Covenant Not To Compete.
Supplier hereby covenants and agrees that it shall not, directly or indirectly, either on its own or through an agent, joint venture, affiliate, or independent contractor, sell, lease or otherwise distribute the Ajax Product (Part number #______  or any product that contains the functionality and performance set forth below to parties other than Buyer. This covenant shall remain in effect for the term of this agreement and shall apply worldwide.
        Description of Product:
        Restricted functionality and performance

 In the example:
  • Who is agreeing: The Supplier
  • The scope of the commitment: The Supplier shall not, directly or indirectly, either on its own or through an agent, joint venture, affiliate, or independent contractor,  sell, lease or otherwise distribute the Ajax Product (Part number #______  or any product that contains the functionality and performance set forth below to parties other than Buyer
  • The description or scope of the restriction: It would exclude both the named product any other products that had the functionality and performance that was described
  • The term of the restriction.  For the term of the Agreement with Buyer
  • The geographical scope of the restriction: Worldwide

In the example I used functionality and performance as measures as a Supplier could easily come out with a slightly different product and by including both functionality and performance you could control the extent the Supplier may be able to use the technology. For example, you may not be concerned if substantial functionality wasn’t included or if the performance of the product was significantly less so that it didn’t compete on a price performance basis with the Product you are buying.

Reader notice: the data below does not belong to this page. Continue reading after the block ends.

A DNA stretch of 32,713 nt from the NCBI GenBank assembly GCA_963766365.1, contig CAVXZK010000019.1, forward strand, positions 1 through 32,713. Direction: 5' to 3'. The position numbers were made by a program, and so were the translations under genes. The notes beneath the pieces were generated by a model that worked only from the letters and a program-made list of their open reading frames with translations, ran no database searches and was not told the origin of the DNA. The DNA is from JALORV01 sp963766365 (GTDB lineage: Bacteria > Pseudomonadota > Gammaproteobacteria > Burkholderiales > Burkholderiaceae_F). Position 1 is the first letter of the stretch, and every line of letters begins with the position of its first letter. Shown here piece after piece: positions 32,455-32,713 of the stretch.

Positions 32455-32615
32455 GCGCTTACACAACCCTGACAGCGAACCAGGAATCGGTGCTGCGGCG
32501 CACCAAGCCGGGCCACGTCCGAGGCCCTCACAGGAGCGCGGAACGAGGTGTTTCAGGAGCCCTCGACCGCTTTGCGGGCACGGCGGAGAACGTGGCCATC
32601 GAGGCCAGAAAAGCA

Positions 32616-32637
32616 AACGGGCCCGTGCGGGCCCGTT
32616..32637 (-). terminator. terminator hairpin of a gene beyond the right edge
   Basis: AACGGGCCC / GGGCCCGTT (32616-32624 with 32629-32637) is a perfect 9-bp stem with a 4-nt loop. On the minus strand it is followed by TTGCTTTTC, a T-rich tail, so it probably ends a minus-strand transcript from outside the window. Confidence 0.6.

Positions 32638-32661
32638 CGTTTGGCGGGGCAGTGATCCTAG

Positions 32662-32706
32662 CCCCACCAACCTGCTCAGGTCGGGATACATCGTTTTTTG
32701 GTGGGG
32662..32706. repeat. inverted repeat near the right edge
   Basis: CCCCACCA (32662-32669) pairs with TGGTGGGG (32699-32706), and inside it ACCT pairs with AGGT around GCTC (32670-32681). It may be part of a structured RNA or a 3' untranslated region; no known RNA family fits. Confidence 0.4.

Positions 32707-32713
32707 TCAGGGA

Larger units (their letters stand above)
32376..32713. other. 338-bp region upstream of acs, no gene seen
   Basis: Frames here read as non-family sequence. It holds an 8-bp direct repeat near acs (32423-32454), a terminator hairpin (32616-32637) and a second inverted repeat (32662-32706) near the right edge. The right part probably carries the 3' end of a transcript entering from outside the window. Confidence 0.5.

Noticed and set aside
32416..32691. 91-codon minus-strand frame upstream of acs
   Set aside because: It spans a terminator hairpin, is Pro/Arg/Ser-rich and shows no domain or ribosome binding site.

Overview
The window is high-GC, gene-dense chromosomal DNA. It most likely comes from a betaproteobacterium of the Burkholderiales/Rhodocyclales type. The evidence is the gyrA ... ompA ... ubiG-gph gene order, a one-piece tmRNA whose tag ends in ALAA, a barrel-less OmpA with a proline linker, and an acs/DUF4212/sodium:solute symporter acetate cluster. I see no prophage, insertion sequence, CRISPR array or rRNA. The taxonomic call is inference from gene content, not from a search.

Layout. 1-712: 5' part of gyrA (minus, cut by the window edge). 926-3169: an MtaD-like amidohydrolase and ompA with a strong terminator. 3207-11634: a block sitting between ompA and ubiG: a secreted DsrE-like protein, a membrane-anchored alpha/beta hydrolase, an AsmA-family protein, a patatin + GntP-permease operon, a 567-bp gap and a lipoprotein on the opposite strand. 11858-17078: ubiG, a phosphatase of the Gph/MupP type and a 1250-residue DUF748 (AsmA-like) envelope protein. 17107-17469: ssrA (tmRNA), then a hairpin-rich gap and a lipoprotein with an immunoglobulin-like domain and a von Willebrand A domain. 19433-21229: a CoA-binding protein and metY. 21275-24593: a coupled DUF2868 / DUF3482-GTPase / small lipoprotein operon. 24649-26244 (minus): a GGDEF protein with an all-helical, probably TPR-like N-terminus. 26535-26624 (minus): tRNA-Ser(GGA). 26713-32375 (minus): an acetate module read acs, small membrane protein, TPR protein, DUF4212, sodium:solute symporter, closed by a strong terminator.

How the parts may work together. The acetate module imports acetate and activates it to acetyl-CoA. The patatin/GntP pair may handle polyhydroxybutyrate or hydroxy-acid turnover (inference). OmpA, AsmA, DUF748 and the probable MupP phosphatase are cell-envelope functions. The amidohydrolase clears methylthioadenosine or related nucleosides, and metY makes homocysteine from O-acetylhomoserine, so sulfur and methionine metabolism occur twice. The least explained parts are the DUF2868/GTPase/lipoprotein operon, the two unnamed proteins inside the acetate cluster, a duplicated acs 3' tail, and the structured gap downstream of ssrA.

If you needed a covenant not to compete in an agreement, there are several additional changes that you would want to make to your agreement. The first is you would want the right of injunctive relief to enforce the covenant. Injunctive relief would allow you to seek a court ordered injunction to prevent the Supplier from further violating the covenant. The second thing is you would also want to modify your limitation of liability provision so the damages you could collect from the breach of the covenant would include lost revenue and profits as those would be the primary damages you would have from the breach of the covenant.

One last comment. Non-compete provisions are a form of a restraint of trade. If the circumstances would make sense for a non-compete provision, you should review it with your law department to ensure that the covenant would not be in violation of anti-trust laws and that it would be enforceable.

Opportunity Costs

In negotiations you mostly focus on direct and indirect costs associated with the Supplier relationship. In motivation behind the negotiation, you may also have opportunity costs that may drive the behavior of the Supplier or Buyer. For example, a common tactic in product development and sales is to be the first one out with a Product or Service so that you become designed into your customer’s product or solution so that it becomes difficult or costly to switch to another Supplier. In that situation the opportunity cost that drives their behavior is all the residual and annuity business they would get once they are selected.  If they don’t close the contract, they don’t just lose that sale, they also lose any residual or annuity sales that would flow from that.  It doesn’t hurt to remind a Supplier of that during the negotiation.